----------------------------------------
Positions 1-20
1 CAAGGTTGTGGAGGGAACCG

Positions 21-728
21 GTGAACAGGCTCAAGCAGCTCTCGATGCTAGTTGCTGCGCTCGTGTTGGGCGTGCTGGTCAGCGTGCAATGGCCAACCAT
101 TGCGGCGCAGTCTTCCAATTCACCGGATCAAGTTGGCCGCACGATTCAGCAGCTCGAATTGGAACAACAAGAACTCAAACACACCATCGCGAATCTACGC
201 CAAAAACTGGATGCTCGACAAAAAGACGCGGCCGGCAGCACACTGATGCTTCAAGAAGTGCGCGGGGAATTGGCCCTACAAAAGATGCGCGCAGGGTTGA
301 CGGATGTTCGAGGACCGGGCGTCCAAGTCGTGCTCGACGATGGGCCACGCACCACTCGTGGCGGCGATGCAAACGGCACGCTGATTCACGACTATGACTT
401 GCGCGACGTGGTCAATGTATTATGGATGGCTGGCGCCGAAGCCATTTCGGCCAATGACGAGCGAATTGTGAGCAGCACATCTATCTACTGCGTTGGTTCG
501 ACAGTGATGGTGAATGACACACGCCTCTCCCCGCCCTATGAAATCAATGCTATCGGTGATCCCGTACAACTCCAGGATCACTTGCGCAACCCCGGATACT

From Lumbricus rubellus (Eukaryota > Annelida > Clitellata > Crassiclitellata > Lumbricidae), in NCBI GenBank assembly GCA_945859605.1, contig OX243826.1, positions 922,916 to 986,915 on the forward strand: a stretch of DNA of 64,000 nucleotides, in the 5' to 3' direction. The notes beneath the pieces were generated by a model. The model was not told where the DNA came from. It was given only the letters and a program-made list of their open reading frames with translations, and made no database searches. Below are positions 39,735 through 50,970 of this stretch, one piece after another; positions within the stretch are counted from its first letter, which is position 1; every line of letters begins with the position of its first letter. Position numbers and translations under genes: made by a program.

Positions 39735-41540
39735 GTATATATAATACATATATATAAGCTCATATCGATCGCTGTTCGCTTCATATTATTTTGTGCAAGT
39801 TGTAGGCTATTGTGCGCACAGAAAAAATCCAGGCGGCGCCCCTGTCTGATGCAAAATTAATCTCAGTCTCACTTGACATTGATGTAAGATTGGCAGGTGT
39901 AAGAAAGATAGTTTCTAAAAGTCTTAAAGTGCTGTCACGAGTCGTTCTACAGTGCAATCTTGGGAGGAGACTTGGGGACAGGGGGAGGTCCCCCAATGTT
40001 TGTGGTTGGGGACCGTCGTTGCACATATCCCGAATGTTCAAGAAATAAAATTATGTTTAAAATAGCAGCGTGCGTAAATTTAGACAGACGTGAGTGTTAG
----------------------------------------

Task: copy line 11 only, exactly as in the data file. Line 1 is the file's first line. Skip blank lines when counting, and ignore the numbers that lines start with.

Positions 39735-41540